Steven Price is a freelance journalist based in Harare
Cricinfo has learned that Zimbabwe Cricket is considering readvertising the post of national coach after it received only four fairly low-profile applications. One source close to the board even said that it is considering approaching the ICC for its help, although that was not confirmed.
The four applicants are understood to have been reduced to two, incumbent Walter Chawaguta and Stephen Mangongo, with former coach Kevin Curran and Colin Siller removed from the equation. Website zimbabwecricket.com referred to the four applicants as being "not much of a choice, really …. two men of the "wrong" colour with at least some of the right experience, and two men of the "right" colour with very little experience between them".
A Zimbabwe Cricket spokesman said that Chawaguta "was appointed in an interim capacity and so will continue in that role until a substantive appointment, the process leading to which is currently under way with applications having closed and the relevant committee going through those received, is made."
So in the short-term, Chawaguta retains his post for the tour to Bangladesh and then Kenya in January, and a permanent appointment will be made when the squad returns. It is believed that he will have to cut a far more impressive figure on the trip than he did during the home series against Sri Lanka last month to convince the board to stick with him.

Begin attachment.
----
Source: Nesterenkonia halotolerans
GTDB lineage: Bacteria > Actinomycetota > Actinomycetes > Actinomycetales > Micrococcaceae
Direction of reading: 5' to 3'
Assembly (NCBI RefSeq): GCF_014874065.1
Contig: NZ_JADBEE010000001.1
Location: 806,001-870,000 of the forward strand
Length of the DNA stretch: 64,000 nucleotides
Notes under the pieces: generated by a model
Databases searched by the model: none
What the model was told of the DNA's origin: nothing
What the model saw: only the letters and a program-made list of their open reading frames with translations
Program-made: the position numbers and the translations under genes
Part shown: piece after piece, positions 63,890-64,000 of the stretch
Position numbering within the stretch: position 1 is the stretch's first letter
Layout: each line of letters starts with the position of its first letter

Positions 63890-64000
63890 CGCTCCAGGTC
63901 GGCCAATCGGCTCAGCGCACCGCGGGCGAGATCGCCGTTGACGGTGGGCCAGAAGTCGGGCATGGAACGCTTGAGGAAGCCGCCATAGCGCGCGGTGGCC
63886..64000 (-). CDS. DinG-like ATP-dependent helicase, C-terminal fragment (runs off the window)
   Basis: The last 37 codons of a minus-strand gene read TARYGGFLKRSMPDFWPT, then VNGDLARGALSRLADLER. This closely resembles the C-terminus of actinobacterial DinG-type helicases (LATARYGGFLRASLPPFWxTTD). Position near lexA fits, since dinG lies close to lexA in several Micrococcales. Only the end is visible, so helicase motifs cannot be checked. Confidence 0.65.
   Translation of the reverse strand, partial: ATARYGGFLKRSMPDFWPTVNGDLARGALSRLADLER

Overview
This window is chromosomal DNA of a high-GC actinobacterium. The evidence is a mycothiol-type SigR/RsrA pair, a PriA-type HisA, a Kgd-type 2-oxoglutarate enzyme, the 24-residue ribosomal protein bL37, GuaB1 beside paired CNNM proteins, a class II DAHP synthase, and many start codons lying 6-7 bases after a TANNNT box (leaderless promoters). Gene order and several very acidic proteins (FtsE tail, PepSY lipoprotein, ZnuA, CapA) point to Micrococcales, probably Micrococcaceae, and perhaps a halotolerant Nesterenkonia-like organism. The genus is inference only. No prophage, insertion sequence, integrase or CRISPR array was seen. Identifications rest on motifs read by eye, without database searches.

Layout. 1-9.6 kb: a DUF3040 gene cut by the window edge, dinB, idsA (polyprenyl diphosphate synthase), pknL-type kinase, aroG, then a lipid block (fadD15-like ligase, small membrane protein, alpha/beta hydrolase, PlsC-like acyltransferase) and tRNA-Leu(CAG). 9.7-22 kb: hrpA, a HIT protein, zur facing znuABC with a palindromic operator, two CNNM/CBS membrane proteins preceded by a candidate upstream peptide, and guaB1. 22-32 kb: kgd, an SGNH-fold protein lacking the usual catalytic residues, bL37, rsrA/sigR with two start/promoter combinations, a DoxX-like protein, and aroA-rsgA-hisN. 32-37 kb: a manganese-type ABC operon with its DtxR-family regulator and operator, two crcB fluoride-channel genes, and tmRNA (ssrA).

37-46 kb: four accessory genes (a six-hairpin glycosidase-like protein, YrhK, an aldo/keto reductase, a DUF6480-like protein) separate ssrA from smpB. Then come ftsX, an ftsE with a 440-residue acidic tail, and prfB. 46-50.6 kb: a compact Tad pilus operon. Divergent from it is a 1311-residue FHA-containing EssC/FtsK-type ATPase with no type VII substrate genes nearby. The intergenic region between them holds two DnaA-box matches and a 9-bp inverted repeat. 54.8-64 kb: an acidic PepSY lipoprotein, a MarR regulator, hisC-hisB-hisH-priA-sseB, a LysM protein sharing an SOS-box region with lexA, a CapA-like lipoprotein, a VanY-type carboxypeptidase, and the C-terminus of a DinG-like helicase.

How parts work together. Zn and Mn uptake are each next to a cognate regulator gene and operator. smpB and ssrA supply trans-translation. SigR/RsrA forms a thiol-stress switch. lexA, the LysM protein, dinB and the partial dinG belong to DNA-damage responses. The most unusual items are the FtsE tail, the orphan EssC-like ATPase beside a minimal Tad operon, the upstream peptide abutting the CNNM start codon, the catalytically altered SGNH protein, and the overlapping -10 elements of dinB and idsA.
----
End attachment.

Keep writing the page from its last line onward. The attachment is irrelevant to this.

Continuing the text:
If he does not, then Mangongo is expected to take on the job, despite having no first-class experience and few credentials as a coach. What he does have is strong links to the influential Takashinga club and, despite some public fallings-out in recent years, the support of key individuals at the top of ZC. Whether that extends to making him qualified to coach an international side is another matter.
What this shows is how far Zimbabwe have sunk, as only a few years ago the post would have been seen as an ideal one for any up-and-coming coach. In fairness to ZC, the state of the country is probably more responsible for putting off prospective candidates than anything else.
An inexperienced side desperately needs top-class coaching to help them find their feet on the international stage. What is doesn't want is a coach every bit as raw as the youngsters on the field.
If the ICC is sincere about wanting to help Zimbabwe, this is one area where its influence really could make a difference.